Effects of Health Care Provider Work Hours and Sleep Deprivation on Safety and Performance
Abstract:Background: There has been increasing interest in the impact of resident-physician and nurse work hours on patient safety. The evidence demonstrates that work schedules have a profound effect on providers' sleep and performance, as well as on their safety and that of their patients. Nurses working shifts greater than 12.5 hours are at significantly increased risk of experiencing decreased vigilance on the job, suffering an occupational injury, or making a medical error. Physicians-in-training working traditional > 24-hour on-call shifts are at greatly increased risk of experiencing an occupational sharps injury or a motor vehicle crash on the drive home from work and of making a serious or even fatal medical error. As compared to when working 16-hours shifts, on-call residents have twice as many attentional failures when working overnight and commit 36% more serious medical errors. They also report making 300% more fatigue-related medical errors that lead to a patient's death.
Conclusion: The weight of evidence strongly suggests that extended-duration work shifts significantly increase fatigue and impair performance and safety. From the standpoint of both providers and patients, the hours routinely worked by health care providers in the United States are unsafe. To reduce the unacceptably high rate of preventable fatigue-related medical error and injuries among health care workers, the United States must establish and enforce safe work-hour limits.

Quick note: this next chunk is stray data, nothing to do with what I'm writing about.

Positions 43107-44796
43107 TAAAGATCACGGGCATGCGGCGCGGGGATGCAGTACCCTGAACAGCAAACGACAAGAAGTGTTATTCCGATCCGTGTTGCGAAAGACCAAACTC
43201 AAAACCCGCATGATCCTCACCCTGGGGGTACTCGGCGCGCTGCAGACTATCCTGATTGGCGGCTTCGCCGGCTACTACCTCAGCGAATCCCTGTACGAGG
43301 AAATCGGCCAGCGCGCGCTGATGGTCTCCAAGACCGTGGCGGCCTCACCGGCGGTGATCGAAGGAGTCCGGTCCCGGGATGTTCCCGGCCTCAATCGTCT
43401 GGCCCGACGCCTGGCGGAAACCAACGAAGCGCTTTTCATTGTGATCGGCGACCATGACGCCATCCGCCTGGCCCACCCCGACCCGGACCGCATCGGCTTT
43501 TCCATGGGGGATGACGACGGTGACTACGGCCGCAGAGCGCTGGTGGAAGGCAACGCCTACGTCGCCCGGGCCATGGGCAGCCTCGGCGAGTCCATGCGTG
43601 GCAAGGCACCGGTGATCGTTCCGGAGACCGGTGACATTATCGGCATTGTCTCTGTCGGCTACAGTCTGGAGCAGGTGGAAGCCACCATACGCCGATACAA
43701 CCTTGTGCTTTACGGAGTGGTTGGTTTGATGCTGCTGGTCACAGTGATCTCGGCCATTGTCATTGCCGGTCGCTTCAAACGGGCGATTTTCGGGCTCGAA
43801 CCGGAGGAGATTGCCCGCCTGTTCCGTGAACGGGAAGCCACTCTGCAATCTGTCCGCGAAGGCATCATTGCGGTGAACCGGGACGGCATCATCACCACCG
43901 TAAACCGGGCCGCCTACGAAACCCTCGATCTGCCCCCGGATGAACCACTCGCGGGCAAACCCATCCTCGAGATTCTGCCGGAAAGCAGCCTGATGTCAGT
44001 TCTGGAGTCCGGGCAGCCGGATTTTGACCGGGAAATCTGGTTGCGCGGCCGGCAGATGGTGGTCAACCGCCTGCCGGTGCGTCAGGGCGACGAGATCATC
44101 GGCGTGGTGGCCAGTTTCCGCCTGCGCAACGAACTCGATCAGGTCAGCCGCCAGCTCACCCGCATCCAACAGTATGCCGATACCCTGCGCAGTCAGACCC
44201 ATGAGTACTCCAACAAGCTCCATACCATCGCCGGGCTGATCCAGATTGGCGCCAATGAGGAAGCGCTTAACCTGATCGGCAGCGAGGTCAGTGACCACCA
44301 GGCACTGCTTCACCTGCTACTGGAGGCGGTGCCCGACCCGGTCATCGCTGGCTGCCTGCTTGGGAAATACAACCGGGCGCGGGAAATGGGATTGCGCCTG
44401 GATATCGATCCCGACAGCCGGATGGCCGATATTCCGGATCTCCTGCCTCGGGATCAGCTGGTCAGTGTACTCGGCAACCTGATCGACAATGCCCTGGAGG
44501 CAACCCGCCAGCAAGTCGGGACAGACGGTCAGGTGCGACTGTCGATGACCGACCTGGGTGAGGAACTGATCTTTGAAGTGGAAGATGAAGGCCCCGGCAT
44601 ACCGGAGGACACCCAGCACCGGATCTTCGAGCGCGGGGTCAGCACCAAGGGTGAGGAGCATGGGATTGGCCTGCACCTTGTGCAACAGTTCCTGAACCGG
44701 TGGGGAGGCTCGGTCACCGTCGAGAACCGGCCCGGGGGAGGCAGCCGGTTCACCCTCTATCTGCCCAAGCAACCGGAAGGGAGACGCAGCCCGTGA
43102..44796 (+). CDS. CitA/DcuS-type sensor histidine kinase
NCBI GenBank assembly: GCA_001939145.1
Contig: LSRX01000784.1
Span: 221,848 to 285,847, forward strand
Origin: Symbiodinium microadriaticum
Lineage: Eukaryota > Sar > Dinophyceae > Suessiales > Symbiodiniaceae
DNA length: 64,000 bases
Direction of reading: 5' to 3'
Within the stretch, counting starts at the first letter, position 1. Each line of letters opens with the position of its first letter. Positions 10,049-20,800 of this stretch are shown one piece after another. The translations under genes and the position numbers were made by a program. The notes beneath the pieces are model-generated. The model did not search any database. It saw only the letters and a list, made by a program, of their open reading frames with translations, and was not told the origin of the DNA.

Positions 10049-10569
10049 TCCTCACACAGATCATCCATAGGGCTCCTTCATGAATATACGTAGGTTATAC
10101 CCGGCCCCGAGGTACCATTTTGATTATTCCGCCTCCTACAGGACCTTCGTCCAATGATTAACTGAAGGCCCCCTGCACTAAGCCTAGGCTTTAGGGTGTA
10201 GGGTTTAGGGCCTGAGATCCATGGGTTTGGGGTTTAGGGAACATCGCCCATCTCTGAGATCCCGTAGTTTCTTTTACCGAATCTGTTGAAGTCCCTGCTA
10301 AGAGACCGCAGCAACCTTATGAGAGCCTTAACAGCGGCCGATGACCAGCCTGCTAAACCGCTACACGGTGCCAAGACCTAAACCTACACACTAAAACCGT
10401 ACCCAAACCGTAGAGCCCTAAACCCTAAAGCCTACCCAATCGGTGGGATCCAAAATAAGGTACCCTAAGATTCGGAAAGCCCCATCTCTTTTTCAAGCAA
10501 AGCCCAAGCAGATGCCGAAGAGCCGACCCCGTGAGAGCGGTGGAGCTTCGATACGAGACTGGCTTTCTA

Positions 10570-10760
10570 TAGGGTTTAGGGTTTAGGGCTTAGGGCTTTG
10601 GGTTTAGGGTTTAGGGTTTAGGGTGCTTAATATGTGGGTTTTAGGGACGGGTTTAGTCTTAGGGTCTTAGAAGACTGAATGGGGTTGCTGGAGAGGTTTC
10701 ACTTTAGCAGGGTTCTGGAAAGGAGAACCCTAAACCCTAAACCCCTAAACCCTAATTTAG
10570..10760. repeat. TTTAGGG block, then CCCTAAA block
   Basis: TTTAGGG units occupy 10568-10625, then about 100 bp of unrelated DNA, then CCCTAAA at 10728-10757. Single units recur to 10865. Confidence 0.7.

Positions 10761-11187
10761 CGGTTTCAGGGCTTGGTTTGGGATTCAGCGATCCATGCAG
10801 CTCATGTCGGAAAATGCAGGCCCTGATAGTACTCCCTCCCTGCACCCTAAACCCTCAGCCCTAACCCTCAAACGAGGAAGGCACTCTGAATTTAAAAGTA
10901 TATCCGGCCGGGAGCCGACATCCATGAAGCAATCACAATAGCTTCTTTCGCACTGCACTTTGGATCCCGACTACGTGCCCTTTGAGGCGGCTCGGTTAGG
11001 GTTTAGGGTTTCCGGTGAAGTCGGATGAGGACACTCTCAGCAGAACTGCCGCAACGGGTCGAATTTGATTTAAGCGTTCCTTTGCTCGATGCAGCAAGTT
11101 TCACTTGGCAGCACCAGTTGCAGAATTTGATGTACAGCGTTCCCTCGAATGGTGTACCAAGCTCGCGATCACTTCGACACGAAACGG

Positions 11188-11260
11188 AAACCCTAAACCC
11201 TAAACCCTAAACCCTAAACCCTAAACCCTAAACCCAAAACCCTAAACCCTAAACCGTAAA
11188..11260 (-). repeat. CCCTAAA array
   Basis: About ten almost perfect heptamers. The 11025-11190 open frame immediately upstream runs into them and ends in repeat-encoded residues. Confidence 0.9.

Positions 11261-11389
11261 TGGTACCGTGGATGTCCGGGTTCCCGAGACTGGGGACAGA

Document Type: Research Article
Publication date: 2007-11-01
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- Published monthly, The Joint Commission Journal on Quality and Patient Safety is a peer-reviewed publication dedicated to providing health professionals with the information they need to promote the quality and safety of health care. The Joint Commission Journal on Quality and Patient Safety invites original manuscripts on the development, adaptation, and/or implementation of innovative thinking, strategies, and practices in improving quality and safety in health care. Case studies, program or project reports, reports of new methodologies or new applications of methodologies, research studies on the effectiveness of improvement interventions, and commentaries on issues and practices are all considered.
David W. Baker, MD, MPH, FACP, executive vice president for the Division of Healthcare Quality Evaluation at The Joint Commission, is the inaugural editor-in-chief of The Joint Commission Journal on Quality and Patient Safety.
Also known as Joint Commission Journal on Quality Improvement and Joint Commission Journal on Quality and Safety
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